Rita De Silva’s column in the Nov. 6 TGI (“Please, please, bring back the
Kapa’a bypass”) about our Kapa’a bypass being closed, along with her words
about the sorry condition of our roads compared to those on the Big Island,
really jumped out at me. And I am sure for those of you who must endure traffic
jams day in and day out in Kapa’a (even with the bypass open) or through Puhi
to Lihu’e, her words rang out loud and clear.
I certainly compliment her
for focusing on an issue that affects the mobility of this Island.
times over the years, we have had mainland urban planners visit Kaua’i who have
told us how we could alleviate a large amount of the traffic through Kapa’a by
putting feeder roads from our bypass to the shopping centers. I believe it was
estimated that 90 percent of the cars that come to shop in Kapa’a are from the
Wailua Homesteads and the Kawaihau district, and if these feeder roads were in
place, none of these people would need to use Kuhio Highway, thus eliminating a
large part of the problem.
The Department of Transportation people were on
Kaua’i about eight months ago and though the bypass road is their kuliana. They
said that any feeder roads were the counties’ problem, so, as usual, we end up
with no one willing to take the bull by the horns and getting the job done.
When will this stalemate of state problem or county problem ever end and
someone in authority say it’s Kauai’s problem and, for the people, needs to be
addressed? There are many brilliant people on this Island who only need to be
listened to. (And they are all pro bono, too,) But we must have elected
officials who will consult with them and take their wise advice. The mindset
that if it weren’t a hired or elected official’s idea, it can’t be a good idea
must change if our Island is going to move forward.
And for six years our
administration has done nothing to help solve this critical problem along with
myriad other problems yelling for attention: Solid waste, our beaches, our
parks and our infrastructure. Yes, the state has a big role in helping solve a
lot of these problems, but as Rita De Silva so wisely said, “The people we
ultimately vote into office have a much better chance of getting answers to the
critical questions and making sure they’re the right ones.”
these elected officials are on Kaua’i or represent us at the state level, it is
their duty to get something done. This administration has been the best at
pointing the finger at someone else for their own shortcomings, i.e., the state
and the lack of lifeguards on our beaches which are over 90 percent controlled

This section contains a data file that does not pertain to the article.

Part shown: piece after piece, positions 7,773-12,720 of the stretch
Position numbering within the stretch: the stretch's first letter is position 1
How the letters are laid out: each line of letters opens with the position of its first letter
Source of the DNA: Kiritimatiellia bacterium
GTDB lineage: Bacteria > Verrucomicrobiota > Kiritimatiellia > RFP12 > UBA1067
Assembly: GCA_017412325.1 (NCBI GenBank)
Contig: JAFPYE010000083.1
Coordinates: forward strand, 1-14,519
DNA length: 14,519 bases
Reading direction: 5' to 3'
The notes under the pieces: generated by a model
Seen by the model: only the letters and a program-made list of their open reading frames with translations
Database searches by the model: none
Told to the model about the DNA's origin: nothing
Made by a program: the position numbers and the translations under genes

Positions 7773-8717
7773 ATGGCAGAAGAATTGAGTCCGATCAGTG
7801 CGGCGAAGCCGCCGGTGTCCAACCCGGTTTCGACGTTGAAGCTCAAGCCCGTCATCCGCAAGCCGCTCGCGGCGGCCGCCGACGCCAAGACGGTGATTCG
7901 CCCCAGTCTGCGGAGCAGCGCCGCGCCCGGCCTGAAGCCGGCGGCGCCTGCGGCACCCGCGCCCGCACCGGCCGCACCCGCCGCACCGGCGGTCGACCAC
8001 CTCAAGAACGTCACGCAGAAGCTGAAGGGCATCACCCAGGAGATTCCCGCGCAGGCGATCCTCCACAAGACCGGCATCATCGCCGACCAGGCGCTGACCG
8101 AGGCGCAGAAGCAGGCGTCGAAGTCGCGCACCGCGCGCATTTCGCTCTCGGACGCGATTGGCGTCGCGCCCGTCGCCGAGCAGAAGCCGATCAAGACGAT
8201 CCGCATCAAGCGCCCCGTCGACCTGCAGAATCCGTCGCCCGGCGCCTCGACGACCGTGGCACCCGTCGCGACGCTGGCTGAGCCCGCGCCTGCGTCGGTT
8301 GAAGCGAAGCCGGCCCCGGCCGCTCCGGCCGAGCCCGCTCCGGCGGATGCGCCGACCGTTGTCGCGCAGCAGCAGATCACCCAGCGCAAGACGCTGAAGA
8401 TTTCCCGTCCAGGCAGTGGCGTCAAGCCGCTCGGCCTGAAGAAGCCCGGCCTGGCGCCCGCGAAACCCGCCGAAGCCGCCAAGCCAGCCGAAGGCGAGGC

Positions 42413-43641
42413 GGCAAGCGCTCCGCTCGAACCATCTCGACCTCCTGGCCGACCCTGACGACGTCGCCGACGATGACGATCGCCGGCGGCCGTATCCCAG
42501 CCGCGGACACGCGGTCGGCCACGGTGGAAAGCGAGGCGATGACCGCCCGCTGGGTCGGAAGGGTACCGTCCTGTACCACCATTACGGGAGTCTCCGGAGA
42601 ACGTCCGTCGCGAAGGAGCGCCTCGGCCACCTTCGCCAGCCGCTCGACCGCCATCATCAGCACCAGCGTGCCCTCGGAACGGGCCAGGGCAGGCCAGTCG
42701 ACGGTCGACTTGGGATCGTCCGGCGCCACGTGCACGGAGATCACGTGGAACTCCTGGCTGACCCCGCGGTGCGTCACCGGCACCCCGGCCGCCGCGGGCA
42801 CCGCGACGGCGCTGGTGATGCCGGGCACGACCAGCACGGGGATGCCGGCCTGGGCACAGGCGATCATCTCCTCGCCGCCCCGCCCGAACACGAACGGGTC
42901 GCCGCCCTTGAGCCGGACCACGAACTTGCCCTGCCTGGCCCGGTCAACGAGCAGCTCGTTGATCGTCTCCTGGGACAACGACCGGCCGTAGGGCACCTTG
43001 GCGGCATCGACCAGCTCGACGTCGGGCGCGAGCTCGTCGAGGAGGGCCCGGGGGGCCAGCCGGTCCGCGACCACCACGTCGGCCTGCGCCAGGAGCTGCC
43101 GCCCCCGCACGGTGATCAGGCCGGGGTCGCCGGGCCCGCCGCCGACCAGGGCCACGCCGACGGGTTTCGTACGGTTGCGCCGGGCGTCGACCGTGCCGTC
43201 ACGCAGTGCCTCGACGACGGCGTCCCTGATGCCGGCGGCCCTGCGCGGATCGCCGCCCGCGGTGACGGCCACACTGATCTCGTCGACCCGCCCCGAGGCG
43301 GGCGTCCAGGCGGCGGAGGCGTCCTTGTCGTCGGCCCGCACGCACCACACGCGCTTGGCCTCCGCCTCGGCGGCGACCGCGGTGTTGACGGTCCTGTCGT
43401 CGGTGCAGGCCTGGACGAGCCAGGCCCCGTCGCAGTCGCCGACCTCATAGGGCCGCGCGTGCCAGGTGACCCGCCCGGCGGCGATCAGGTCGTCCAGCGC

by the county, the Department of Health for their too-stringent compaction
rules, and our not getting the Puhi Metals recycling area open (still not open
after putting over a million dollars into it when we were told that it would be
open and running in Oct. of l998 and our taxes were reasied to get it
operational), and the state Department of Land and Natural Resources for making
us remove a revetment wall at a cost to the taxpayers of $500,000 or more, and
on and on.
When Rita also states that “The condition of our roads
doesn’t help either….having your brains rattled by patches and potholes when
you are moving makes it harder to keep your cool,” she really strikes a
sensitive nerve with me. For over four years I have addressed the fact that our
roads are being illegally paved, since they aren’t paved by the code that
private contractors are mandated to follow. I have testified before our council
three times and have yet to hear an answer to my above question – not from the
council, nor from the administration. The Standard Details Manual For Public
Works Construction (the rules governing all public works construction)
specifically states that our roads shall have a six-inch minimum borrow sub
base; four-inch aggregate base course; and two inches of asphaltic concrete.
However, this code only applies to the private contractor who unilaterally does
the job. When our county does the work or instructs the contractor what should
be done, this code is thrown out the window.
Thus, you will see sections of
our roads with no sub base and finished grade at thicknesses of quarter-inch to
three-quarters inch. So instead of our roads lasting for 20 years or more if
done by code, they fall apart in a year or sometimes less and our tax dollars
are grossly wasted.
Sure, as Rita said, the Big Island’s roads are in
great shape because they have codes that are rigidly followed and they last.
The Big Island also solved their junk car problem in l994, and their taxpayers
are paying about $40 per car to dispose of their vehicles, whereas here on
Kaua’i (by Jean Camp’s estimate), we spend over $250 to dispose of the same
What do these problems coupled with gross inefficiency tell you about
the way our administration is operating? Hopefully, the new performance audit
that Councilman Hooser introduced and was passed by the voters will bring some
semblance of accountability to address and correct so man of these inexcusable